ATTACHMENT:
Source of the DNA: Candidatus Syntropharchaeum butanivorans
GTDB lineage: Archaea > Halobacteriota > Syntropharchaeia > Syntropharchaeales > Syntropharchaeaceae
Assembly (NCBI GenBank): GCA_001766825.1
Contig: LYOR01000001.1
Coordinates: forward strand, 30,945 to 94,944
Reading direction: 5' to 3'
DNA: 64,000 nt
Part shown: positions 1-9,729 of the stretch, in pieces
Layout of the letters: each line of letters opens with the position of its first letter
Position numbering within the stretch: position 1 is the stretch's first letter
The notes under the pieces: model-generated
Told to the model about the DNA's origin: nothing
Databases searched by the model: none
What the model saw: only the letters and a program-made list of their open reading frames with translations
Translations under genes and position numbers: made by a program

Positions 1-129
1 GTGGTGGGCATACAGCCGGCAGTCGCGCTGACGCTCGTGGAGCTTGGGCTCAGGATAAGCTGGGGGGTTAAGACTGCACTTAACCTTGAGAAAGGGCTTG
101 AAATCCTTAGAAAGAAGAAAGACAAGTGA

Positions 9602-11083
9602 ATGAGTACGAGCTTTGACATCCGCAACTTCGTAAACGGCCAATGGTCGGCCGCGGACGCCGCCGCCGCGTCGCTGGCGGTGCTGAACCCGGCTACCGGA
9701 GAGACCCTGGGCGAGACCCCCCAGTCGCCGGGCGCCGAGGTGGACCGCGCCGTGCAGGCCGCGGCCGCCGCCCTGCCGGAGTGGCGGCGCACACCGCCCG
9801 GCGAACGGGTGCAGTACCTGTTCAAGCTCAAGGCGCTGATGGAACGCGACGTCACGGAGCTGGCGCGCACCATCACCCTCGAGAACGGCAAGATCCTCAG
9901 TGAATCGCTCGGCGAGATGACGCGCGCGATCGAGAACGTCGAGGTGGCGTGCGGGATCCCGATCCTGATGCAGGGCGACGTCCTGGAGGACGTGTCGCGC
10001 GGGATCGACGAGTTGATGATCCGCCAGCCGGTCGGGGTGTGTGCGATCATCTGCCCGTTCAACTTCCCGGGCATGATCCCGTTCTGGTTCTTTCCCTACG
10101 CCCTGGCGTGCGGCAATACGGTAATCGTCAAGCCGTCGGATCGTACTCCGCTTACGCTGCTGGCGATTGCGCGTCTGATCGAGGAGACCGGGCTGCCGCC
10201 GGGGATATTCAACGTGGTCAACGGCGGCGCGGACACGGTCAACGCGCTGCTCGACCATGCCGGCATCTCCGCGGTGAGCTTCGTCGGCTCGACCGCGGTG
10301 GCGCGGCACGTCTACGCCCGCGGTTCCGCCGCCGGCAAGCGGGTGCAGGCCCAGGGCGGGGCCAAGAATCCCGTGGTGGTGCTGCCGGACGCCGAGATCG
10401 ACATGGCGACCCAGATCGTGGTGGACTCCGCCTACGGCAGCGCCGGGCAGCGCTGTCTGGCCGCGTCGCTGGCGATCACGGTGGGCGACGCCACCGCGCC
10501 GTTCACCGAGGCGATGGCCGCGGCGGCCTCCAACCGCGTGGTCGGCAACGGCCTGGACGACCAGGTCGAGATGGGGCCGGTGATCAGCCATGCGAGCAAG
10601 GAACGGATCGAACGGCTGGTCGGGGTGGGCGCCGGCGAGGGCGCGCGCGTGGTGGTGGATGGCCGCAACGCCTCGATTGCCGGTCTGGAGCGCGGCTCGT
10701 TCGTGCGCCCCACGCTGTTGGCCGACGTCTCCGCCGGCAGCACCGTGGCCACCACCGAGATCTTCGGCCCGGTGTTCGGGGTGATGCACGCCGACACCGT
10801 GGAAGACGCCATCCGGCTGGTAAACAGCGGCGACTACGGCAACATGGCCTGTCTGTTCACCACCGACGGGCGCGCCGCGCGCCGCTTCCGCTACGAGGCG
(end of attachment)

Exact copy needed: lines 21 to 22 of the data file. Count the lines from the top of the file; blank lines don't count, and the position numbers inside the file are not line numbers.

9701 GAGACCCTGGGCGAGACCCCCCAGTCGCCGGGCGCCGAGGTGGACCGCGCCGTGCAGGCCGCGGCCGCCGCCCTGCCGGAGTGGCGGCGCACACCGCCCG
9801 GCGAACGGGTGCAGTACCTGTTCAAGCTCAAGGCGCTGATGGAACGCGACGTCACGGAGCTGGCGCGCACCATCACCCTCGAGAACGGCAAGATCCTCAG